Jacques Audiard’s A Prophet has scooped the Times BFI 53rd London Film Festival’s inaugural Star Of London award for best film (October 28).

The award was handed out at the festival’s first stand alone awards ceremony, held at the Inns of Court in London last night. The black tie dinner was hosted by American TV and radio presenter Paul Gambaccini.

Jury chair Anjelica Huston, who presented the award to the film’s star Tahar Rahim, said of France’s foreign-language Academy Award submisison: “A masterpiece, Un Prophete has the ambition, purity of vision and clarity of purpose to make it an instant classic. With seamless and imaginative story-telling, superb performances and universal themes, Jacques Audiard has made a perfect film.”

The best film jury, made up of John Akomfrah, Jarvis Cocker, Matthieu Kassovitz, Charlotte Rampling and Iain Softley, also gave a special mention to John Hillcoat’s The Road

Another first-time presentation was the Best British Newcomer award celebrating a film-maker who had demonstrated “real creative flair and imagination with their first feature”. It went to The Scouting Book For Boys screenwriter Jack Thorne and was presented by Brit actors Dominic Cooper (An Education) and Jodie Whittaker (Venus).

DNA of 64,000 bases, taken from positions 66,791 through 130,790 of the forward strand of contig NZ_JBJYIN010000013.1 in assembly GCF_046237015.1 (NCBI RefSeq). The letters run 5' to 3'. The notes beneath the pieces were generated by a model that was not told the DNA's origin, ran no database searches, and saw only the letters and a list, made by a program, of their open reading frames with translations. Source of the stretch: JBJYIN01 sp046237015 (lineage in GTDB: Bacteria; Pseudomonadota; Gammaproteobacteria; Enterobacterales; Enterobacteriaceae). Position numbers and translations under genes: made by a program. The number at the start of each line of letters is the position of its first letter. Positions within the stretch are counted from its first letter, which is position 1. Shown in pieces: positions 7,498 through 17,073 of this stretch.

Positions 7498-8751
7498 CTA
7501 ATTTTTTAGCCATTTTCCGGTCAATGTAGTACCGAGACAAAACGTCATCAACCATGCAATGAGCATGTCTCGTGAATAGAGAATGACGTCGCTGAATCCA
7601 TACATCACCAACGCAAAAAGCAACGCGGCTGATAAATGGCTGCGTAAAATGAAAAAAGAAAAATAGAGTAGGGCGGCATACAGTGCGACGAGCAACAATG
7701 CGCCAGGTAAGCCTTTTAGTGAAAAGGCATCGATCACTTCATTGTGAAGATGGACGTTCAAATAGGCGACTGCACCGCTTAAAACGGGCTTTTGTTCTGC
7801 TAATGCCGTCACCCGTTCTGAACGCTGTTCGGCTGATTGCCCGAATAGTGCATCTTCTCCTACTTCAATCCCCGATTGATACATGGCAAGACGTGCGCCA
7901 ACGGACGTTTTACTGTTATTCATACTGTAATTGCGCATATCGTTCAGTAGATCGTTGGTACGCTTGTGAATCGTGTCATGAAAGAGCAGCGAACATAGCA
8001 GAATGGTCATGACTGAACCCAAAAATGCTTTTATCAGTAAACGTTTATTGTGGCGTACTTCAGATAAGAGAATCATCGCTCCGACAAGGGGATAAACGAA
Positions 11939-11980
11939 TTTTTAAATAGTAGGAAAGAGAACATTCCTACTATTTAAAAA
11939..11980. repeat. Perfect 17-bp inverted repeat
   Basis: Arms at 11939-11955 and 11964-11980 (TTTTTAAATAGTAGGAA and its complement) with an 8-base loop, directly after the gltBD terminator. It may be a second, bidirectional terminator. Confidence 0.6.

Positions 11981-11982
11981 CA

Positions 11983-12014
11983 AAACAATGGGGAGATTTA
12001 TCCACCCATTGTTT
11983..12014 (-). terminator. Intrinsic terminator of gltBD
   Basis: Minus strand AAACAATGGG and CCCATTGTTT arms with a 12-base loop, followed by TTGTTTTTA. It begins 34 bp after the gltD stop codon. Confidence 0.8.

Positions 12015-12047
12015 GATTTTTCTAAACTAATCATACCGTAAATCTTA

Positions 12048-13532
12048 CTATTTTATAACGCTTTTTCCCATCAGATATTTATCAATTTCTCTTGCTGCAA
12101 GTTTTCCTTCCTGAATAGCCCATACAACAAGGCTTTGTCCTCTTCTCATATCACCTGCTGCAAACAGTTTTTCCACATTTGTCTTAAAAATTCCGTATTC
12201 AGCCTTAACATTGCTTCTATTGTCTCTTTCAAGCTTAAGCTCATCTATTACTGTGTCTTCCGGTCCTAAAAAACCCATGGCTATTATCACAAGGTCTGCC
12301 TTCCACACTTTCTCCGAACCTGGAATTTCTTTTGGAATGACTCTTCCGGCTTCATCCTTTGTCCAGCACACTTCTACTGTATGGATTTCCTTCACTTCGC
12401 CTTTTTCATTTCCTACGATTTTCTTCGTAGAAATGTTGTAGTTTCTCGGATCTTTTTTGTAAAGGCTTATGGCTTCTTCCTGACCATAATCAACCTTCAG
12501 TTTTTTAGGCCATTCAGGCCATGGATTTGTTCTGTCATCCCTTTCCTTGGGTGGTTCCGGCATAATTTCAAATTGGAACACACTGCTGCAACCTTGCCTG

The jury gave a special mention to J Blakeson, the writer and director of The Disappearance Of Alice Creed, which premiered recently in Toronto.

Yoav Shamir picked up the Grierson Award for best documentary for Defamation. Shamir, who was presented with the award by Nick Broomfield, said it was a “great honour to be receiving this from one of my favourite directors.”

Meanwhile, the longstanding Sutherland Award presented to the maker of the most original and imaginative first feature went to Scandar Copti and Yaron Shani’s Ajami, Israel’s foreign-language Oscar submission.

John Hurt and Malian filmmaker Souleymane Cissé earned BFI Fellowships for their “significant achievements in the fields of acting and directing.”

After being presented with the Fellowship award by longtime collaborators Jeremy Thomas and Michael Caton-Jones, Hurt said he was “deeply moved”. He added: ” To be at the very epicentre of film education in this country, I can’t imagine any greater honour”

Hurt stars in two films that screened in the festival, 44 Inch Chest and The Limits Of Control. Cissé’s Tell Me Who You Are received its UK premiere at the festival.